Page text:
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There you have it: The Seven-Step, One-Day Marketing Plan. It’s simple really. Of course you’ll need to study up a bit more about your marketing medium(s) of choice, its appropriateness for your message, and its associated costs. But try not to make the development of your plan a laborious, drawn-out task. Remember the 80 / 20 rule: 80% of your results will come from 20% of your effort. My final word of advice is to make sure you set aside uninterrupted time to develop your marketing plan. It could very well be the most important document to which you and your team members will ever refer.

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The Lifetime Value of Your Customer
Knowing the lifetime value of a customer is the first step in creating your marketing budget. Lifetime customer value has two components: (1) new customer acquisition cost and (2) lifetime revenue generated by a new customer. To properly develop your marketing budget you absolutely have to know these two figures. For many small businesses these figures are a mystery, yet they are the key ingredients to making decisions concerning marketing expenditures. Questions such as, “What should I give away as a free bonus?” or “How much should I spend on ads for the last quarter?” are answered based on the understanding of the lifetime value of a customer.

How to Calculate New Customer Acquisition Costs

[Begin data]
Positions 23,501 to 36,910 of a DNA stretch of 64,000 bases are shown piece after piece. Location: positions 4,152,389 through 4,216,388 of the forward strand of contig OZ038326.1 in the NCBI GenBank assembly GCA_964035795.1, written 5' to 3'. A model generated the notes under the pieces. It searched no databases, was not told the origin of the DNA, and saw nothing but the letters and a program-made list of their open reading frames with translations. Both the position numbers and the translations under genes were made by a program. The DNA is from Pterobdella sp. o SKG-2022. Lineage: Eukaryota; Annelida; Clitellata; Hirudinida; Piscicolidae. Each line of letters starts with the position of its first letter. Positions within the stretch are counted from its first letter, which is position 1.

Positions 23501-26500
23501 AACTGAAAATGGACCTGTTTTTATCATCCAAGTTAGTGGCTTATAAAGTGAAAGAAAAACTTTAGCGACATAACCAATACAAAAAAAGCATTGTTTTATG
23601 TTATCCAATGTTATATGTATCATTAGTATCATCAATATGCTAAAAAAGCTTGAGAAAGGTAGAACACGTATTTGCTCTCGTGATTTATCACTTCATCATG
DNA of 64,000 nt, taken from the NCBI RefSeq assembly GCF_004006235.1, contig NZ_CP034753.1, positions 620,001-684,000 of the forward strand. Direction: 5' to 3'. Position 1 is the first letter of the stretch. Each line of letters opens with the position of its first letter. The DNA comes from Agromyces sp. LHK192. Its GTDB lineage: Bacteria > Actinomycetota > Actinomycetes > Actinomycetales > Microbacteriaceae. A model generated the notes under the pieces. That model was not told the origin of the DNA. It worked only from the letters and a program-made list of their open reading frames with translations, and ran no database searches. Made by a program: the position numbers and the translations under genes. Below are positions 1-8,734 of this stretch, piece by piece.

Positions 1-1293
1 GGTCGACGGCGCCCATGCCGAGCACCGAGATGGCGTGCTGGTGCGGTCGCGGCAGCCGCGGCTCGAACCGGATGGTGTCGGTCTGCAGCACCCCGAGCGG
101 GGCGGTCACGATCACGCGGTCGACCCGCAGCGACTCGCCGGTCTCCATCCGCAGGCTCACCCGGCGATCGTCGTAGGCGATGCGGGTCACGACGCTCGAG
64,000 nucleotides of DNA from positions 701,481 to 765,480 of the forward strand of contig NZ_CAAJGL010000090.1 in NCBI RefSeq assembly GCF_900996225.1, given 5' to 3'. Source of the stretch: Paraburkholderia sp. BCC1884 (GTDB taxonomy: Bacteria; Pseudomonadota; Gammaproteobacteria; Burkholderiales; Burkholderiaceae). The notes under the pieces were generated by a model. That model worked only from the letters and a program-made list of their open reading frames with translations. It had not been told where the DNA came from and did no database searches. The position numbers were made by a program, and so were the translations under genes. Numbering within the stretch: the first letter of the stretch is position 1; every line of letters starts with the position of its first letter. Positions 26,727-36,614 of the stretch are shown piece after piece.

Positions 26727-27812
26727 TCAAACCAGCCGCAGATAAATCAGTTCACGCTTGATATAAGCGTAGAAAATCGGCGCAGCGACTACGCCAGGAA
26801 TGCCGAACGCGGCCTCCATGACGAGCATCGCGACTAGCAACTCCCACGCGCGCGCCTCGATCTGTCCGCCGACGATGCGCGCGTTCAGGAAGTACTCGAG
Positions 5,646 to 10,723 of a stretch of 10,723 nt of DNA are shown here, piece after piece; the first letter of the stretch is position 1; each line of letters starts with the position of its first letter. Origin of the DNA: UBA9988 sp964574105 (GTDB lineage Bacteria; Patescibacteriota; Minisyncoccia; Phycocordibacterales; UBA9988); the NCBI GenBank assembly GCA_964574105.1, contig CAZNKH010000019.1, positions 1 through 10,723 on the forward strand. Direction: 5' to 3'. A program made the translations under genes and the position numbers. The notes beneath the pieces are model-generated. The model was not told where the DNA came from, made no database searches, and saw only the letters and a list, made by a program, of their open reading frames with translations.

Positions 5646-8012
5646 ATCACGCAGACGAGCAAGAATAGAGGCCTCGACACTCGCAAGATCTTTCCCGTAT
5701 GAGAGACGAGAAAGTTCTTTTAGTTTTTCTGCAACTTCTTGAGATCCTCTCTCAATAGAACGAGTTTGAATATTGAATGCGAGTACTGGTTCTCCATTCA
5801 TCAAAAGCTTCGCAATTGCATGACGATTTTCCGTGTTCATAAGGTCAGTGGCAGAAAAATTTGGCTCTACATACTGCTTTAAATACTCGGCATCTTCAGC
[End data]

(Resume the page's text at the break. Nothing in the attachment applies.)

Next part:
To calculate new customer acquisitions costs, first research what total marketing costs were for the previous year. Next, count how many new customers you did business with last year. Finally, divide your marketing costs by the number of new customers to determine your cost per customer. Of course, this is not entirely accurate, but it’s a pretty good guideline. Many of your customers came as a result of word-of-mouth or referrals. Perhaps some of your old customers purchased your product or service from you as well. These things can incorrectly inflate the cost per new customer. Let’s do a hypothetical calculation for a new customer acquisition cost for a hot tub dealer. We’ll assume that we sold $1,000,000 worth of spas and our marketing expense was 5% of revenue.

New Customer Acquisition Cost
Total marketing cost from previous year Number of spas sold Average cost of new customer acquisition $50,000 166 $301

You’ve Got to Start Somewhere
Although your new customer acquisition cost may not be entirely correct, at least it’s a start. By the way, you should start to collect some important information from your customers at the time of the sales. For example, you should be tracking how your customers came to you and what motivated them to buy from you.

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Calculating the Lifetime Revenue of a Customer